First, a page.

Increasingly, this form of early intervention is seen as an effective way to prevent CVD and is the focus of significant investment by the pharmaceutical industry. For example, there is strong interest in the new drug inclisiran, which can dramatically lower blood cholesterol. The drug is given twice a year with an injection by a health professional, which has the added benefit of making it more likely that patients will adhere to the treatment.
Compliance is a recurring issue. A recent study published in BMJ Open estimated that if 10 per cent of the 450,000 adults in the UK at risk of recurrent CVD took a polypill combining aspirin, atorvastatin and ramipril it would improve adherence to medications and prevent an extra 3,000 heart attacks or strokes and 600 CVD deaths over a decade, compared with requiring patients to take three drugs separately. It appears that just as it is difficult to persuade people to live healthier lives, it is also a challenge to persuade them to take medication provided to extend their lives.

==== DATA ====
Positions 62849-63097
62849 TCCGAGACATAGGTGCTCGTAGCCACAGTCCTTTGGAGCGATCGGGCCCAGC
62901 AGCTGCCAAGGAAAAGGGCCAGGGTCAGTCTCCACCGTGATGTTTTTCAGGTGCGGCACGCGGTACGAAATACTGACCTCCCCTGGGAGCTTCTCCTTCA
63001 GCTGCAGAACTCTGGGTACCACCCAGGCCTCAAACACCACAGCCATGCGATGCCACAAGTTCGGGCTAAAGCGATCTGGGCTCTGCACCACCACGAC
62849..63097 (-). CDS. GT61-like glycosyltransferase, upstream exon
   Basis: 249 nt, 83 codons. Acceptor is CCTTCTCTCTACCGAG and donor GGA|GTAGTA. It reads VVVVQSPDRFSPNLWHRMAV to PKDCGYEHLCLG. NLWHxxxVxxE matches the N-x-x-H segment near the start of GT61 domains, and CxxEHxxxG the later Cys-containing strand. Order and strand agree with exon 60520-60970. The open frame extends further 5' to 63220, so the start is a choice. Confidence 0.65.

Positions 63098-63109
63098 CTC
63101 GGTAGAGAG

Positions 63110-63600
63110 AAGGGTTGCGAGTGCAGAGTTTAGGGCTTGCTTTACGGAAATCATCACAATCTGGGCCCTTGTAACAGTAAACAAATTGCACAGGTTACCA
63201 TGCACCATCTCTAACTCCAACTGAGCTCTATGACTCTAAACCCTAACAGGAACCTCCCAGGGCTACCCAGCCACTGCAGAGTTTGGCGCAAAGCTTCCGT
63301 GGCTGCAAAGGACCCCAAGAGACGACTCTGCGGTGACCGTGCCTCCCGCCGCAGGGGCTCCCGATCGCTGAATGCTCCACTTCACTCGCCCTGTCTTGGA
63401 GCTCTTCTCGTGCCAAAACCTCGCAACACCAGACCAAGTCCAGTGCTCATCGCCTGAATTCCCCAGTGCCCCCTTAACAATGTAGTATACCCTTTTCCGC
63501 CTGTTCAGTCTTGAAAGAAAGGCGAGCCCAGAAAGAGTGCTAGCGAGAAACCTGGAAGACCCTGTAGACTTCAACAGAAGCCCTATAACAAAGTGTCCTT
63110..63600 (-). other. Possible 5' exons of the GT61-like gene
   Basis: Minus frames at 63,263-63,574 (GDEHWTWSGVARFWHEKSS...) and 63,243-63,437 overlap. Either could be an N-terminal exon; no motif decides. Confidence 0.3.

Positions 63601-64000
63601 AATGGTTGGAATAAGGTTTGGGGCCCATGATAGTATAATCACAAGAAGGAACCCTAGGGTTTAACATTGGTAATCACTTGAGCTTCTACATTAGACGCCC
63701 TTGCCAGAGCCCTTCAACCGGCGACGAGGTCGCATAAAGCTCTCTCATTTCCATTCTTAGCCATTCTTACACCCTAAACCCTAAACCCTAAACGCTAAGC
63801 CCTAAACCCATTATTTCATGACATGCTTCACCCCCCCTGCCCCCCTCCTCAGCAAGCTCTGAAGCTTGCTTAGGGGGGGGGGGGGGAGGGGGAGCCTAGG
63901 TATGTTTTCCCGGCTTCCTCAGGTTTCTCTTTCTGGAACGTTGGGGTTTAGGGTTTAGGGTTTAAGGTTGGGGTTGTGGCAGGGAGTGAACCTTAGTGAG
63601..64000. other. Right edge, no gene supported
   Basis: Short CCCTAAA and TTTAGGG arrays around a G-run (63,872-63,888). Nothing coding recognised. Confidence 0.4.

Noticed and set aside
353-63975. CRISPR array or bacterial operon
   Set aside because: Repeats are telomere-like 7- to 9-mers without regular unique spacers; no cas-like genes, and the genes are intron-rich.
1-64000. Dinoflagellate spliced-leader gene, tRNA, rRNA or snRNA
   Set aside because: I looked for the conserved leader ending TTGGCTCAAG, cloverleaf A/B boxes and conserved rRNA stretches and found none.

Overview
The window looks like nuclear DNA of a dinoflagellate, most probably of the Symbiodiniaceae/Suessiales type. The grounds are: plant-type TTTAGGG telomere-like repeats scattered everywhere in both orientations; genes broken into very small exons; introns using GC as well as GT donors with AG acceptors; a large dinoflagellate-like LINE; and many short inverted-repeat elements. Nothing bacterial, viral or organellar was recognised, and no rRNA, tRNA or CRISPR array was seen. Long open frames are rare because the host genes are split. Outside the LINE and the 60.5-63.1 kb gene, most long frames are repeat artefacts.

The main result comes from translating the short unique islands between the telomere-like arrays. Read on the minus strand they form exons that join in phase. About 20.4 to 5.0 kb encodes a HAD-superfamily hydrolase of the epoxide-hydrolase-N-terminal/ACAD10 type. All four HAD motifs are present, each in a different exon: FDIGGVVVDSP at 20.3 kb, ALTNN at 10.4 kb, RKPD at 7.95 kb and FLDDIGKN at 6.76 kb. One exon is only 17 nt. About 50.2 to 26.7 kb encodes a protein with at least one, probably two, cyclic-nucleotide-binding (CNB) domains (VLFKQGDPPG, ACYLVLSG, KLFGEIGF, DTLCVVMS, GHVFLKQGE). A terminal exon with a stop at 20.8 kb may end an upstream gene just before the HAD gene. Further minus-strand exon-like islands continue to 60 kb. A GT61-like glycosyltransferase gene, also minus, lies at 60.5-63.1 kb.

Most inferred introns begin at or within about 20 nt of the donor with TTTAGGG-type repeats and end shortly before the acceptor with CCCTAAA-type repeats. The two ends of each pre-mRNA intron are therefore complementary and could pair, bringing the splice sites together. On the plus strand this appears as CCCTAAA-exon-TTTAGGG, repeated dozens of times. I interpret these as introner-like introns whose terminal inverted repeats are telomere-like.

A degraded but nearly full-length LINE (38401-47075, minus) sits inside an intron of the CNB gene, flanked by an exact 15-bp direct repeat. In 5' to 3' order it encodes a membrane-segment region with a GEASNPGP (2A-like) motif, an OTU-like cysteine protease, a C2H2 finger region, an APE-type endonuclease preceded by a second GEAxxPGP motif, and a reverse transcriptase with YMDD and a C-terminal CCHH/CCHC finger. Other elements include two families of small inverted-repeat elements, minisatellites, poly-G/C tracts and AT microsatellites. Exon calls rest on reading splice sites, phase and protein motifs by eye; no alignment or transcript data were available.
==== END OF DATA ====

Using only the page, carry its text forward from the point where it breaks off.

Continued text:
Given the scale of the problem, governments will continue to nudge, cajole, bribe and order people to do more to look after themselves. But, in the end, this problem has a simple solution – you are what you eat.